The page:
New Year’s Mantra, Burnout, and a side of Paella

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I was reading an article last week about New Year’s themes and mantras rather than New Year’s resolutions. Instead of resolving to go to the gym 3 times a week, or to clean your apartment more frequently, you set a theme or a mantra for the year that you want to stick to. I have always been a perfectionist, your typical first born type A personality, that has struggled with stress and balance. As I started the new year, in bed, with strep throat and a fever, followed by two colds in just the first two weeks of the year, I decided on my mantra for this year. It will be “slow down…have more fun”

I feel like I have spent the last few years of my life living in the fast lane and in many ways putting my life on hold. A lot of that comes from the medical profession, we are forced to see too many patients in too little time, forced to memorize ungodly amounts of material to regurgitate it during hour long boards exams. Another part comes from living on the East Coast, now becoming easily flustered by the people that I think are walking too slowly on the sidewalk, or taking too long to check out at the grocery store. Most of it, though, is just my personality.

I have tried to work on too many projects, worked too many hours, and spent too much time thinking about what to do next. As I was thinking about this, this book review popped up on my Feedly that really struck me.

“One of the most poignant things about Dr. Kalanithi’s story is that he had postponed learning how to live while pursuing his career in neurosurgery. By the time he was ready to enjoy a life outside the operating room, what he needed to learn was how to die.”

I haven’t yet read the book but it is written by a neurosurgery resident at Stanford that recently died of metastatic lung cancer. It reminded me to stop and pause. The message is really sad, but for a lot of us in the medical profession, it is true. We do often postpone learning how to live. I had a hard time turning 29 last year. Not because I was getting older but because it was the last year of my 20’s. I had the realization that I had spent my whole 20’s studying and working in the hospital and I was never going to get them back. Yes, I traveled and had fun, I fell in love, and recently I got married. But I also worried way too much, worked way too many hours, and eventually found myself hating my job and hating medicine. Realizing this was hard, especially after so many years of training. I was burnt out, frustrated, sad.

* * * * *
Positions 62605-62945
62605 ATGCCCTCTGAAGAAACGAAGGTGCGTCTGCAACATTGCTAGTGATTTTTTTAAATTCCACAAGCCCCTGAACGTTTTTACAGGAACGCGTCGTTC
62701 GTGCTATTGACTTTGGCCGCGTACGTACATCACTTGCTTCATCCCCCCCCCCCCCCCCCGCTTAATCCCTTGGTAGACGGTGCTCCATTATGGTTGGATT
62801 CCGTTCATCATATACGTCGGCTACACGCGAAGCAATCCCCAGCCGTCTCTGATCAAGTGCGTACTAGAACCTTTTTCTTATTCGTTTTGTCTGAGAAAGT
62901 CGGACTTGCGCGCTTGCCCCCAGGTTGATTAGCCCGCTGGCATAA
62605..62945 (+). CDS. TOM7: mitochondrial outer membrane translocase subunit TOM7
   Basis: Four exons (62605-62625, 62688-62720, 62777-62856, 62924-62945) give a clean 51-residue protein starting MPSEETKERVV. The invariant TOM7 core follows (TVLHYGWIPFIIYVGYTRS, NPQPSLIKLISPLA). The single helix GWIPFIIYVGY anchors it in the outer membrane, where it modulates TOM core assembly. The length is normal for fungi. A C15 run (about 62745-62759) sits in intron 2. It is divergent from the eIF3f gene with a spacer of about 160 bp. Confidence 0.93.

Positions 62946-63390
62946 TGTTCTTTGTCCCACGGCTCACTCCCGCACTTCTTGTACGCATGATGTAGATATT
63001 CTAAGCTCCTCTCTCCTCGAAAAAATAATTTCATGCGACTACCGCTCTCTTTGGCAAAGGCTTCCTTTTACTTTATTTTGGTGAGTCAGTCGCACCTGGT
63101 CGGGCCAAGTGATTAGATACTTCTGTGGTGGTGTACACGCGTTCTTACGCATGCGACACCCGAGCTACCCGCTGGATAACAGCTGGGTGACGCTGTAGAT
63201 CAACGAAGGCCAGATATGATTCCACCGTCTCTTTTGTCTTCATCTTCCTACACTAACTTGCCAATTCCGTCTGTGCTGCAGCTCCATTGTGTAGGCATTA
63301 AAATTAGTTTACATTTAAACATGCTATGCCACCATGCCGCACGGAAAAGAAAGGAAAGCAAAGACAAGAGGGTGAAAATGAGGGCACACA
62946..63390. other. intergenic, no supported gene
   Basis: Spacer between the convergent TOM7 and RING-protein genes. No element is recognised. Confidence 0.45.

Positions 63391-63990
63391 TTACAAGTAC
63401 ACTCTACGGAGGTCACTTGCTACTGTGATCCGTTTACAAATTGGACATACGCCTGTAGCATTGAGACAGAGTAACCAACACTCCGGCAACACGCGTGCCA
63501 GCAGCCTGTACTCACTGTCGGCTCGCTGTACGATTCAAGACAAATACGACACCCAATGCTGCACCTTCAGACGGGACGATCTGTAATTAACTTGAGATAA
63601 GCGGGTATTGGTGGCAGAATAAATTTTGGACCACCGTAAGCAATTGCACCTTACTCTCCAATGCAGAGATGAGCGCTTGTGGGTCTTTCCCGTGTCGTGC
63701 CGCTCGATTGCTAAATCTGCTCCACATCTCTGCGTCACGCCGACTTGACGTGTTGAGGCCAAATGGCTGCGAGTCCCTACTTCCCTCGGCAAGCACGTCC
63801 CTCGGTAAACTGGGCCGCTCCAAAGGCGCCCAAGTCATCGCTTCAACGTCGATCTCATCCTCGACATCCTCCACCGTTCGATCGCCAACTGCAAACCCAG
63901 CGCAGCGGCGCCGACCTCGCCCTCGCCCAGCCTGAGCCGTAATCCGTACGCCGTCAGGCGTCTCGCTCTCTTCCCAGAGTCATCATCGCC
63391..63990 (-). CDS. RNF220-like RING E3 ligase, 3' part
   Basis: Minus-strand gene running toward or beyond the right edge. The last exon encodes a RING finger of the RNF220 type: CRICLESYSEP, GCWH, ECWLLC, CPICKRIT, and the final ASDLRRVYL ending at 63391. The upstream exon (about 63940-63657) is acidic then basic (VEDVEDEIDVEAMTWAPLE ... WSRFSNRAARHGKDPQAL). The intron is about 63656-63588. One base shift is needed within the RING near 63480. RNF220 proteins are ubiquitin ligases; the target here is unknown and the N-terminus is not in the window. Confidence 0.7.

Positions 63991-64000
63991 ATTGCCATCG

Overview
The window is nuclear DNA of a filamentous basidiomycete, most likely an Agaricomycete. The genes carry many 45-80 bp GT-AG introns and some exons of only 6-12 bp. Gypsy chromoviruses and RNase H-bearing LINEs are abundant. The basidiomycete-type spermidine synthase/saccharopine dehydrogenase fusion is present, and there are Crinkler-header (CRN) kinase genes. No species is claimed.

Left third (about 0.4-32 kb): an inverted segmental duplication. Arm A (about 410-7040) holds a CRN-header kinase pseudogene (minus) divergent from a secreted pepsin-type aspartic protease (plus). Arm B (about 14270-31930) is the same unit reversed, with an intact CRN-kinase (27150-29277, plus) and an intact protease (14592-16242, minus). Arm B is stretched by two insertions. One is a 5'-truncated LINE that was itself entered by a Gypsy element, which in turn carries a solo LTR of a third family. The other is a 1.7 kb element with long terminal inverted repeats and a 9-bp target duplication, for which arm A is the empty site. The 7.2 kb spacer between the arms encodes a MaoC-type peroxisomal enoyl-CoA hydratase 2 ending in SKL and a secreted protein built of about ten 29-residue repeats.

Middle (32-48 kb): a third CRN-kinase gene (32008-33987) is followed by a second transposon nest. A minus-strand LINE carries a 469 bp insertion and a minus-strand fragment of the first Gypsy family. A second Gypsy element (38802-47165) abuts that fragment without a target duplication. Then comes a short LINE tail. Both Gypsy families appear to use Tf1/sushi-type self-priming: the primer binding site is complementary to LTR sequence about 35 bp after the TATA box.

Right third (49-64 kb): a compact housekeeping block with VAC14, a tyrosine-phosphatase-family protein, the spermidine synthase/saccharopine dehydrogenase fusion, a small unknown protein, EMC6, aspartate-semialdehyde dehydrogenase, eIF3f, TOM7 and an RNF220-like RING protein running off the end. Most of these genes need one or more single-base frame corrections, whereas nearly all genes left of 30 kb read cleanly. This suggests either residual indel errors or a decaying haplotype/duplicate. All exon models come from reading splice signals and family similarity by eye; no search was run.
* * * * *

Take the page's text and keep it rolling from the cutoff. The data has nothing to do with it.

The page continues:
So this year I resolve to slow down, enjoy time with my new husband and encourage him to slow down as well. I’m tackling the burnout. I will remind myself how unbelievably lucky I am to be where I am. I will relearn to love my job. I will trim my to do list that is inevitably too long from my own doing. I will try to do less things, but do them well. I will learn to meditate to slow down my mind. I will start writing and blogging again. And of course, cook and eat new recipes, slowly and patiently. Just for fun.

My first step at this is using one of the many amazing gifts we got for our wedding, a paella pan. I planned to make this for a couple of friends who were having dinner with us who had to unexpectedly cancel. I decided to make it anyways. It took me almost two hours, but it made me slow down, and in the end the result was worth it.

Paella Mixta

There are many debates on what traditional and authentic paella is. Apparently the most authentic Paella Valenciana traditionally only has chicken, rabbit, and snails. Mixed paella, one which combines chicken with seafood is considered touristy and not authentic. Throwing in chorizo is even further blasphemy. However, I still like the touristy version and that’s what I wanted to make. Our stove  burners were also too small for the pan so I had to resort to the oven. You can use the base and vary the proteins in this recipe. Adapted from here and here.


1 tsp thread saffron
2 tsp smoked paprika
2 medium onions, grated
2 tomatoes, grated
4 garlic cloves, minced
1.5 lbs chicken thighs
2 dozen clams
1 lb Spanish Chorizo or smoked chorizo, cut into 1 inch pieces
8 tbsp extra virgin olive oil
Salt and pepper
2 cups Bomba or Arborio rice
6 cups chicken broth
1 cup flat beans or green beans, trimmed and cut in half

In a separate pot, add the chicken stock and saffron, place on low heat and cover. I used regular sodium stock and then didn’t really add much salt otherwise.

In a 15-inch paella pan, heat olive oil over medium-high heat. (If your burners are not big enough for the paella pan you can always do this step on another pan, or just try to distribute the heat as equally as possible.) Season the chicken thighs with salt and pepper and brown on all sides. Transfer to a plate. Then add the chorizo slices until they start to brown, and transfer to a plate with paper towel to soak up some of the oil. Remove some of the oil on the pan carefully using a spoon if excessive.

Preheat oven to 350 degrees.

Add the onion to the hot paella pan and sauté until translucent. This will make the traditional sofrito that will form the base of the paella. Add the grated tomatoes and garlic and sauté for another 5 minutes or so. Add the 2 tsp of smoked paprika at this point and stir to combine. Mix in the two cups of rice. Stir until the rice is covered by the tomato mixture. Add two cups of the stock and bring to a boil.

Bury the chicken, green beans, and chorizo into the rice mixture. Place clams into the pan with opening side up. Carefully place the whole pan into the oven and bake until all the liquid evaporates. It took about 45 minutes.

Makes about 4-6 servings.

Prep & Cook Time: About one and a half hours



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